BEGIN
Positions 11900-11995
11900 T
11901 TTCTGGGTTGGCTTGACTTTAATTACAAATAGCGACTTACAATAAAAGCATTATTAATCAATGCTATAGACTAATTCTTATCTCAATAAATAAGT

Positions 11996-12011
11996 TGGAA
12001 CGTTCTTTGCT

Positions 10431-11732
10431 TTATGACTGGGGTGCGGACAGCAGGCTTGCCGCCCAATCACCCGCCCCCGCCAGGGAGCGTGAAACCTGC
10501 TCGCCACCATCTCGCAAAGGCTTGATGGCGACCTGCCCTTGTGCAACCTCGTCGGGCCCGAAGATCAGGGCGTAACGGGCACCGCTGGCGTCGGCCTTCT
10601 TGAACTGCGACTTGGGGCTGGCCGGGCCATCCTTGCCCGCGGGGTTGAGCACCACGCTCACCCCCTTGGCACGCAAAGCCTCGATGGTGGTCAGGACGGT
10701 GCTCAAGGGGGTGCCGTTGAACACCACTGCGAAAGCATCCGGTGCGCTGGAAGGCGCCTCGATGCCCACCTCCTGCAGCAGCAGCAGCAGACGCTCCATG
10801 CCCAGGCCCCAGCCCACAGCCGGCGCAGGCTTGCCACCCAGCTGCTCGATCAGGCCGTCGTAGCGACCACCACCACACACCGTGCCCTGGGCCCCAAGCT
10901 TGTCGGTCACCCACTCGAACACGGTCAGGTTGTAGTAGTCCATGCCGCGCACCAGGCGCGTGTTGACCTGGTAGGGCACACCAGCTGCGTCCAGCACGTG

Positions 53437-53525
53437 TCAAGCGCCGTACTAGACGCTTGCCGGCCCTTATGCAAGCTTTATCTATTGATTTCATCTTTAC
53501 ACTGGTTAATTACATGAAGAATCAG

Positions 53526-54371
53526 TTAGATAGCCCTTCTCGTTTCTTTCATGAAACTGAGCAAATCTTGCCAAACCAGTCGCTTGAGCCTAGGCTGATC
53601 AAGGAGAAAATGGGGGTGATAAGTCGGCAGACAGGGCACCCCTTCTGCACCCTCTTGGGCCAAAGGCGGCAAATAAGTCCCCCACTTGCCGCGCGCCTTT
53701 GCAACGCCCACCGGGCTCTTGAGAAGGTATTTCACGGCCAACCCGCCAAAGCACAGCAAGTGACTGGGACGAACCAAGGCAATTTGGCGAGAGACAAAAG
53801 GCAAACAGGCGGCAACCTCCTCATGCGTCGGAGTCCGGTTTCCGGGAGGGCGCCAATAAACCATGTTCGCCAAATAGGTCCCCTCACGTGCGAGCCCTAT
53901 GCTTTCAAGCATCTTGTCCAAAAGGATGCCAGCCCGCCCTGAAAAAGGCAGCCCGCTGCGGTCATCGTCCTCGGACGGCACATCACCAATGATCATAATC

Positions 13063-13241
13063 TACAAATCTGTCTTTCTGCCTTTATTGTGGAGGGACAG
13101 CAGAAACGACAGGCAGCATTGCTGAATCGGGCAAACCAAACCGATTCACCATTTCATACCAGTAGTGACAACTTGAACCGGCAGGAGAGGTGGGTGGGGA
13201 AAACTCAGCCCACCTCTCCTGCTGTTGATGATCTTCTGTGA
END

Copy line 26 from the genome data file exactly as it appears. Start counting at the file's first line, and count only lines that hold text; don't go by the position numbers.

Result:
13201 AAACTCAGCCCACCTCTCCTGCTGTTGATGATCTTCTGTGA